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Richard Grossman Letter on
"Antigloblism's Jewish Problem" by Mark Strauss
co-founder, Program on Corporations, Law & Democracy (POCLAD)

The following letter is reproduced with permission of the author.

Richard Grossman
email: people[at]poclad[dot]org

23 December 2003

Dear X,

          Thanks for sending the Foreign Policy rag. I read "Antiglobalism's Jewish Problem" by Mark Strauss [Nov-Dec 2003] (identified as senior editor of this magazine). My reaction? Well, maybe there is a problem, but this article -- based upon argument by assertion, guilt by association, and illogic building upon illogic -- doesn't make the case. I'm returning the magazine so you can take another look if you want.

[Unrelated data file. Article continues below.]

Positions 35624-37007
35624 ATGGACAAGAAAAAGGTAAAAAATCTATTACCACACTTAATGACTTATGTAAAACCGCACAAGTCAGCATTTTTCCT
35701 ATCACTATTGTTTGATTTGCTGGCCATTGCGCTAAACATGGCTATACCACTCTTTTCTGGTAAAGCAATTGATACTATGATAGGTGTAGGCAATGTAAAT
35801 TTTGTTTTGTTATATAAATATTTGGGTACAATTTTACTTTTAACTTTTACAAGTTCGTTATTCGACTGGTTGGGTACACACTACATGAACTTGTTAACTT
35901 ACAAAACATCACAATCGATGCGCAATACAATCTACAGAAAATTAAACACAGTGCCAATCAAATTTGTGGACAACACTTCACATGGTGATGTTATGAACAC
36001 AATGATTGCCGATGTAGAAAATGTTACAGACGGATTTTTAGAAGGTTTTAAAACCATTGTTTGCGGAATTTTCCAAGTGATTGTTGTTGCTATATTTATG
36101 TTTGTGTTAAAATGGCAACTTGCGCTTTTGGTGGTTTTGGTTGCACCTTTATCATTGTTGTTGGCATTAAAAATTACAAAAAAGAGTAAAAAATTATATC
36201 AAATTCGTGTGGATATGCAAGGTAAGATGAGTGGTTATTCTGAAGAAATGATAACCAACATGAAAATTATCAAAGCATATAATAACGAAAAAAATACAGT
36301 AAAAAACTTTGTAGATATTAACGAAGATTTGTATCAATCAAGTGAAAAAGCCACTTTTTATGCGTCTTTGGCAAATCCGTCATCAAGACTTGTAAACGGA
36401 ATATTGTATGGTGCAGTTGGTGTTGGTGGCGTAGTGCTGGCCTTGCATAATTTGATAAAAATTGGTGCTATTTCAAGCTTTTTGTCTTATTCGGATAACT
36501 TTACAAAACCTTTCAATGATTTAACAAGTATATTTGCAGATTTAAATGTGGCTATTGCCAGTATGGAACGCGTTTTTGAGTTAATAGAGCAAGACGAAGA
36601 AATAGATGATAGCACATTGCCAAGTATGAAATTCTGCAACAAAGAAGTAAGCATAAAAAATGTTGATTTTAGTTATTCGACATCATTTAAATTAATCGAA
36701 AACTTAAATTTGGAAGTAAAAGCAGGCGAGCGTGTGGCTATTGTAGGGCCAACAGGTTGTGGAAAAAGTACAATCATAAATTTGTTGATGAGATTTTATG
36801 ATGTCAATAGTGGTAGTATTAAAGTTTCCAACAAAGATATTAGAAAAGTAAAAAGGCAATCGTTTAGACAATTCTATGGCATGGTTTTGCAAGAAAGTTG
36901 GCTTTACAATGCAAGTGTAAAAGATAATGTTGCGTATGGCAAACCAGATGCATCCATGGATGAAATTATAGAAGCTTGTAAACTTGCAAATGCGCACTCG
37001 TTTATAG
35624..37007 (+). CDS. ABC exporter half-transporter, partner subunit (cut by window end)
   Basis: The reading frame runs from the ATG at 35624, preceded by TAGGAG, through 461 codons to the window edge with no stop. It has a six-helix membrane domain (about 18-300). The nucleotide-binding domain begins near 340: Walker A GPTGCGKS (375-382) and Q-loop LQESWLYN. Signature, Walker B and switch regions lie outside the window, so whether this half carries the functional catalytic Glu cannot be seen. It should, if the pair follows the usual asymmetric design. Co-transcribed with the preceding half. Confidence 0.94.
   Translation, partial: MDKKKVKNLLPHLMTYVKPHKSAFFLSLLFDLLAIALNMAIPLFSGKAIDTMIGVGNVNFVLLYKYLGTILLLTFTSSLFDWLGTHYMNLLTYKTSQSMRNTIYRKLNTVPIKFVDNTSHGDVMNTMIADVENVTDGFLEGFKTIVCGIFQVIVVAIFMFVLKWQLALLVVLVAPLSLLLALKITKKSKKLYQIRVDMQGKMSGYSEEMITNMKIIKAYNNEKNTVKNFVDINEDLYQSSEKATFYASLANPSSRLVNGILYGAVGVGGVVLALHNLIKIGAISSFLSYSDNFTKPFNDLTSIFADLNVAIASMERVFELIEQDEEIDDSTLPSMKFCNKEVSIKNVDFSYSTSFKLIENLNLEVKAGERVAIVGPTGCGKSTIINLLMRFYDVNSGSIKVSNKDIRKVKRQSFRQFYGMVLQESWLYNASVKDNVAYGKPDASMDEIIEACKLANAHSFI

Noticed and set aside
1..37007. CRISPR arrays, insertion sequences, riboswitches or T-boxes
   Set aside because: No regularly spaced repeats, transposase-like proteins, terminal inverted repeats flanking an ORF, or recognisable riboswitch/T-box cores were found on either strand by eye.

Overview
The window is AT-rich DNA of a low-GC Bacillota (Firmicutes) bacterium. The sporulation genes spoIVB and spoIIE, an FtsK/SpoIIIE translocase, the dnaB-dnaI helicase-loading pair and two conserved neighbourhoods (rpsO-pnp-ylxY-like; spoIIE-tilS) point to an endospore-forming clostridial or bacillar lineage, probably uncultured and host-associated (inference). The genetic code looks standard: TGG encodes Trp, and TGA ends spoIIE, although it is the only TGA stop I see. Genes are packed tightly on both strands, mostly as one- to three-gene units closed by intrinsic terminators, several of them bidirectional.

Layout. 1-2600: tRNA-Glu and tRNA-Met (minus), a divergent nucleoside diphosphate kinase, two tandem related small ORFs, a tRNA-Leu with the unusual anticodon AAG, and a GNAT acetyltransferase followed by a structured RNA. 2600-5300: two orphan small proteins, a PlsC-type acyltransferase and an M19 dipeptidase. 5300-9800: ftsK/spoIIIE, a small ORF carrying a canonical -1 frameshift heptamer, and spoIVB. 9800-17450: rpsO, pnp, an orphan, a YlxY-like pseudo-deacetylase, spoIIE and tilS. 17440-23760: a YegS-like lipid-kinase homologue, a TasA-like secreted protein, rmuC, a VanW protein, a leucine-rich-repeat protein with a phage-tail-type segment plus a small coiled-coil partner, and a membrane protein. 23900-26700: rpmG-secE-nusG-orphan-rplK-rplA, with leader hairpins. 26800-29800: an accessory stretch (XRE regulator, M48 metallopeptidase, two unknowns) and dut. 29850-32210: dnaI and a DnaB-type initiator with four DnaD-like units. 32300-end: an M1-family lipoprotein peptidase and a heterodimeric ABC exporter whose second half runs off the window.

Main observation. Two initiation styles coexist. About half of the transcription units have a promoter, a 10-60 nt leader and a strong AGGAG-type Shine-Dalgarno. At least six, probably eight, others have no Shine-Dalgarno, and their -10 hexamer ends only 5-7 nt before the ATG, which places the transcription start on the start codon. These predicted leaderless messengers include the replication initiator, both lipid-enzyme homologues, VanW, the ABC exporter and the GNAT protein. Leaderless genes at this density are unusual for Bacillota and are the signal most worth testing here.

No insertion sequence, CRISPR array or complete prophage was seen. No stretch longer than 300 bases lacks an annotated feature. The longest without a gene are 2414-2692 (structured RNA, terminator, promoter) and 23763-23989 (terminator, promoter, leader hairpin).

Strauss writes trash. Junk. His linking of "Brownshirt and Bierkenstock crowds" is manufactured sensationalism. A crass but facile manipulator, Strauss reports incidents of anti-Semitism and anti-Jewish talk around the world, then by implication, suggestion and leaping association, convicts the "antiglobalization movement."

          Desecration of synagogues and Jewish schools in Europe is one thing -- and a despicable thing. But for Strauss, and this magazine published by the Carnegie Endowment for International Peace, to link these anti-Semitic deeds to the millions and millions of people in many countries resisting the tyrannies of corporations and governments (while they are no doubt also resisting all sorts of anti-democratic evils in their own communities and working to bridge religious, nationality and "single-issue" divides) is contrived and forced.